Oooh, and the punch had also given me a nice shiner. Not too big, not all red and gross and puffy, just the classic little dark ring around the eye. Like a Little Rascals shiner. Have you ever had a black eye as an adult? I’m sorry, but it feels fucking great. You catch yourself in the mirror in the morning or in the reflection of a window and are just like “Oh hey there, rough neck.” Everybody asks about it. God, I loved it. I loved it so much, I figured “Shit, when am I ever gonna have a perfect black eye again,” so I asked my photographer friend Ben Ritter if he’d help me commemorate it in a portrait.

For some reason — and I mean that in earnest, I really don’t remember what compelled me on this particular flight of fancy — I asked Ben if he could shoot me in the style of Glenn Beck’s high school yearbook photo. Maybe it was because my hair was long and looked sorta feathered? Don’t know. But Ben jumped at the suggestion and got super into it. Apparently it’s fun for photographers to try and work out how to duplicate a photo with the same lighting and eyeline et al. Or that’s what he told me. Anyways, see for yourself, I’d say he killed it.

At the time I was running the Vice website, which meant I basically wrote about anything that happened in my life to fill the daily quota for posts, generally under one of about five fake names. Getting jumped was good grist for the mill, but we weren’t yet at the point of running items titled things like “I Got Mugged” or “We Asked A Guy Who Got Mugged About Getting Mugged.” That shit didn’t fly under my watch.

In a weird fit of… something. I guess pique? Pique or, like, sarcastic indignation, I crapped out a quick thousand-odd words in the manner of an extremely involved teacher offering encouragement and gentle criticism to a promising student, but from me to the kids who robbed me. Not the greatest conceit, I grant you, but whatever, it’s what came out of me that night while my adrenaline settled down and my jeans soaked in the sink.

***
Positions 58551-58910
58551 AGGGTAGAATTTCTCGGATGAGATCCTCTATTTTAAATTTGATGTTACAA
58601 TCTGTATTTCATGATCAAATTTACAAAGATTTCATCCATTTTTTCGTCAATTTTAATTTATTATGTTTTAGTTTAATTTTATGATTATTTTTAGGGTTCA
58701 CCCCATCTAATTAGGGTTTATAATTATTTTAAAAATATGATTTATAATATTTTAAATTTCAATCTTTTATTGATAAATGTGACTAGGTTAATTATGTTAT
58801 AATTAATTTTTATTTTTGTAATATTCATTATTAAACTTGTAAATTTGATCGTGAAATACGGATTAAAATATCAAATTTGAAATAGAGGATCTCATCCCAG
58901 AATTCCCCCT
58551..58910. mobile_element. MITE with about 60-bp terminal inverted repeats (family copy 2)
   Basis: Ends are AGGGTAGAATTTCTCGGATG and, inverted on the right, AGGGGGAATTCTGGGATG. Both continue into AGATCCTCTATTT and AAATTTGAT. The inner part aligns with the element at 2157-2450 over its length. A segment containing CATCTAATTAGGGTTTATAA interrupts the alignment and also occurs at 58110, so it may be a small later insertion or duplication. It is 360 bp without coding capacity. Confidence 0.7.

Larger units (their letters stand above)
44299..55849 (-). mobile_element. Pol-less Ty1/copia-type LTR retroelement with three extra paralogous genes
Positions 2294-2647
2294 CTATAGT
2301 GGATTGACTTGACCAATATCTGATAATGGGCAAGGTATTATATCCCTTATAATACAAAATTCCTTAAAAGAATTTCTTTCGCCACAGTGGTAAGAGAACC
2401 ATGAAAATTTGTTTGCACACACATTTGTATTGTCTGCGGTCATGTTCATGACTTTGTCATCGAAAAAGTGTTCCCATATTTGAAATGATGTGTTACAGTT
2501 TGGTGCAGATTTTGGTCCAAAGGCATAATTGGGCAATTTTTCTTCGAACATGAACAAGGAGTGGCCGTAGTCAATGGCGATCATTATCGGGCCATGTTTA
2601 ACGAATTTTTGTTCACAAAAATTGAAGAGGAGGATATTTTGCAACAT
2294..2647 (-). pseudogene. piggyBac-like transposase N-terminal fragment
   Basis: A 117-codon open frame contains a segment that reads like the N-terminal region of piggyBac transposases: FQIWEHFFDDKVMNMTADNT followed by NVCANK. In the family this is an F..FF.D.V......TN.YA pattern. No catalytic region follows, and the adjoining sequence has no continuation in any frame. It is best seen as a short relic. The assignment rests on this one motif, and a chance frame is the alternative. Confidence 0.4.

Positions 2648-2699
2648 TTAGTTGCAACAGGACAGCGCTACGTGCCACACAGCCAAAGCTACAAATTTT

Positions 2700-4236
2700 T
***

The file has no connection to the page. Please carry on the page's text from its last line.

I generally try to eschew sarcasm as a rule, or what Gawker would’ve called “ironic detachment,” but in this case it suited my feelings. Obviously, I wasn’t psyched that I’d gotten rolled by a group of middle schoolers, but it’s not like I was mad at them or I hated them, or even wanted them to get in trouble for it. It was a bunch of kids. Kids are just little fuckers.

The fact that they, or at least most of them according to the lookeeloos who told me and Nick they knew who their parents were, lived in low-income housing might have factored into my sentiments. I’ve been thinking about this upon rereading it, the strange potentially political dimension to me coyly lecturing some poor kids after they physically attacked me and took some of my things. It’s tough to parse. There’s probably something to it too that I went with myself parodying Glenn Beck as a visual, but god knows. I kinda shot from the hip back then.

Anyways, that should’ve been it, right? Weird one-off event in my life, weird one-off little post on the website. But what happened is, there’s (or was) this message board I used to lurk called NYPDRant used by former and current New York City police officers. It’s… God, I was about to say it’s basically what you’d expect from a group of cops talking to each other anonymously, or rather pseudonymously, but in truth it’s a great deal worse. Let’s just call it 4chan for law enforcement. You get the picture.